How Much Do Bail Bonds Cost?

If you’re looking for bond coverage to secure the release of someone who’s been arraigned, understanding the cost models used by bond companies is important. Unlike cash bail, bonds require you to pay a non-refundable fee to a company that underwrites the cost of the release. Depending on the conditions set on release by the judge, the cost of the bond could vary a bit. Typically, bondsmen price services as a percentage of the total bond cost, with some of the more high-volume companies offering financing options to help break up the expense of bonds that still require a big service charge. So what percentage should you expect to pay? It’s hard to predict exactly because of the varying additional requirements that could add expenses, but most of the time it’s safe to bet on the cost being about ten percent of the total bond value.

How Are Service Fees Decided?

The rough rule of thumb about the fair percentage for a bond cost is longstanding, and it’s hard to say exactly how it came about. The interests of the courts and bond companies alike favor accessible pricing, especially in an era where bonds in excess of $5000 are common for some crimes. At the same time, a bond is essentially a short-term loan, which means the bond company is performing a risk management calculation whenever they issue a bond. If a defendant seems like an excessive risk compared to the average, you might find that a higher risk bond requires a larger fee to mitigate that risk. First-timers needing bail bonds Harrisburg PA can generally count on the rule of thumb about 10% though.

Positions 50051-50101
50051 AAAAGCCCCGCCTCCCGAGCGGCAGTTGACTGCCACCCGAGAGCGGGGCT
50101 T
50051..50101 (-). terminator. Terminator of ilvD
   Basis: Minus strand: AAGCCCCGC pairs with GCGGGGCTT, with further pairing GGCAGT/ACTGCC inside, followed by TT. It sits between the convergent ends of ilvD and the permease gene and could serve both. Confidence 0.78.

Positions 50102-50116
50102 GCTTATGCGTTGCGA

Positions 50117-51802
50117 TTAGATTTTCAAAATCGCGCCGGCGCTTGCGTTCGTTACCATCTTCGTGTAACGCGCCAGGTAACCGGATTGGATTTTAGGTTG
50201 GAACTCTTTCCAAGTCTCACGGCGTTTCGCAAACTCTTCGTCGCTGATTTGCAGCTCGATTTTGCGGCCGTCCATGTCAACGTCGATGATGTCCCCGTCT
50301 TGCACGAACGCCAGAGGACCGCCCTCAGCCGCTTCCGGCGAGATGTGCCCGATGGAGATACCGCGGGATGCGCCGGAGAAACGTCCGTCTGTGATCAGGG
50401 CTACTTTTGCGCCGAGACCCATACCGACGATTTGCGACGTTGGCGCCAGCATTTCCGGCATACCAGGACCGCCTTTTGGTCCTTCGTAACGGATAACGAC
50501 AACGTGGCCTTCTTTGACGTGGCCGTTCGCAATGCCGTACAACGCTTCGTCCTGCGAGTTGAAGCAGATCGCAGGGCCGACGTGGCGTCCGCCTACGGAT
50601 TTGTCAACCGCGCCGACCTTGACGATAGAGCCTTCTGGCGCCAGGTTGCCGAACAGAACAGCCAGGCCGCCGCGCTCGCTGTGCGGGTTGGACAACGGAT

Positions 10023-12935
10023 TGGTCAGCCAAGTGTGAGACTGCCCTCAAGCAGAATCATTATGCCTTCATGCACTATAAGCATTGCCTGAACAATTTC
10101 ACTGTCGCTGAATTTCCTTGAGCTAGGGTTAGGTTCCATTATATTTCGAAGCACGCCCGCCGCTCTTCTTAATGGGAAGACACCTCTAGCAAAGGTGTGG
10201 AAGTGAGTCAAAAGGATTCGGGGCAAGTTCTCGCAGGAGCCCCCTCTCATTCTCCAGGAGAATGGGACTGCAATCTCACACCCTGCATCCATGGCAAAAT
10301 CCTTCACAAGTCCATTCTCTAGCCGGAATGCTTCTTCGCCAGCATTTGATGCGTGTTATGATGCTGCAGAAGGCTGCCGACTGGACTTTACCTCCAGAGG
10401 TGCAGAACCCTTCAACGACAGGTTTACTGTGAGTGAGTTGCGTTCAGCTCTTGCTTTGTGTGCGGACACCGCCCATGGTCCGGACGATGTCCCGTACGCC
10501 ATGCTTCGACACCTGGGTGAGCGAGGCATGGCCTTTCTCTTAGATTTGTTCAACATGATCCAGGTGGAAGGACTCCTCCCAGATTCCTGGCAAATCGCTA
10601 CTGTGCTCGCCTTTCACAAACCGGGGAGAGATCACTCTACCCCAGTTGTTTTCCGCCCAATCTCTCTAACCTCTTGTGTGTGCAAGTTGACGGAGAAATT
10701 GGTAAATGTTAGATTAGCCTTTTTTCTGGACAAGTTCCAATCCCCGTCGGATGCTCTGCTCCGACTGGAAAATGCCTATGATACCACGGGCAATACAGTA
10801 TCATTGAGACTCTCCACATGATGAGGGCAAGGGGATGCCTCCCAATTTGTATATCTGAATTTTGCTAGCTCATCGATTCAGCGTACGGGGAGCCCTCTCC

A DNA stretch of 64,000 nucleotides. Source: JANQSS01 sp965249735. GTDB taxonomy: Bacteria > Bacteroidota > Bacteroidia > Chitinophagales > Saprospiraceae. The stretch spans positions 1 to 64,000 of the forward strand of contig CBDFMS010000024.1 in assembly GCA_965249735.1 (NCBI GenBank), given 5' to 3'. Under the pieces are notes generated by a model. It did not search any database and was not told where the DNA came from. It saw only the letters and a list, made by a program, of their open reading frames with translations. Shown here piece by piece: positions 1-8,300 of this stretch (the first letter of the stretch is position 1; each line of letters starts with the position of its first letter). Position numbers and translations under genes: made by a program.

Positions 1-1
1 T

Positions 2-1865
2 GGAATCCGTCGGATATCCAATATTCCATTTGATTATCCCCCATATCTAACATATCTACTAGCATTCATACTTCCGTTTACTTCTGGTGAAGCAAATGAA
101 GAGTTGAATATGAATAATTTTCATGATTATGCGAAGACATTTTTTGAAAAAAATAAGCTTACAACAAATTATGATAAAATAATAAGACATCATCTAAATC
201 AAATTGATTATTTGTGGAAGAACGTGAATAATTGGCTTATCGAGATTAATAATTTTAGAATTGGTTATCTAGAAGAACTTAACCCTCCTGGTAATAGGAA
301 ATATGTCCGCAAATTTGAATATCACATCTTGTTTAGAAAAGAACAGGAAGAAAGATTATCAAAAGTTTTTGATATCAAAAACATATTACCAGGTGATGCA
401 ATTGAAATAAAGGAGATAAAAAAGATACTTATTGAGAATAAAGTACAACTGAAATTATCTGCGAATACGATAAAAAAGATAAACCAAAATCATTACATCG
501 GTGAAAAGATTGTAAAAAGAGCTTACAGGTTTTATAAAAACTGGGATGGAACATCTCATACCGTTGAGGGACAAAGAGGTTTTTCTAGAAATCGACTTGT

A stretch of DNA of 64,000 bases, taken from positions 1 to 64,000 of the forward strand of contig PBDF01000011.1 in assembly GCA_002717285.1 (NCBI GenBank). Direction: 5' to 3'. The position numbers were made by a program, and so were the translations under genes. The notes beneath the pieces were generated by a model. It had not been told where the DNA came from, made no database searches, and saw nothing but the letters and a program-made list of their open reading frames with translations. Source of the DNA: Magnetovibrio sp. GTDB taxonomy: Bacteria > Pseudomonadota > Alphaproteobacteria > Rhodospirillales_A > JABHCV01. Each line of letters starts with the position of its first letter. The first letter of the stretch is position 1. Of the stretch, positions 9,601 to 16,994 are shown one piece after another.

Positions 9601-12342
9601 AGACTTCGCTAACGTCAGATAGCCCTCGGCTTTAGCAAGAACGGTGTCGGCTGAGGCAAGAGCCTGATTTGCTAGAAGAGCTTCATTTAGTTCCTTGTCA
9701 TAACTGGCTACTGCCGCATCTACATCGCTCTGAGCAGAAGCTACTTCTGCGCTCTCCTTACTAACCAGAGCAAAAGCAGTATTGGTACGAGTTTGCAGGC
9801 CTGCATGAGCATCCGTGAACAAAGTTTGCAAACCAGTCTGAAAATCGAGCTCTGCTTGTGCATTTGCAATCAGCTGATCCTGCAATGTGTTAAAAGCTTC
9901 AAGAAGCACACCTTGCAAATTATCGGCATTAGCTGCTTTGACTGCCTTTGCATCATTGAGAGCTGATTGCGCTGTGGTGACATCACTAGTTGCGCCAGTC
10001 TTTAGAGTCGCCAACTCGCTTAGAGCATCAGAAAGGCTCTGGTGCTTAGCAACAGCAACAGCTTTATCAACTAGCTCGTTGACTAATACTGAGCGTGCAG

What Risks Do Bond Companies Take On?

In the event that a defendant fails to make court appearances, the bond company takes the same risk of loss that you would if you put up cash bail. The difference is, they have the ability to perform compliance management by seeking out the defendant and providing an escort to the hearing or trial. Those services cost money, though, so even if the cost of the bond is recovered, the service fees need to be able to cover the additional expenses involved. Luckily, it takes a lot for a defendant to be considered a high risk to the bond company. For those facing first-time charges, it’s unlikely. It tends to be those whose history includes a tendency to avoid court appearances, who can be predictably relied on to be less than responsible in the future because of it. Still, with the right budget, you should find a bond with no problem, no matter who is being covered.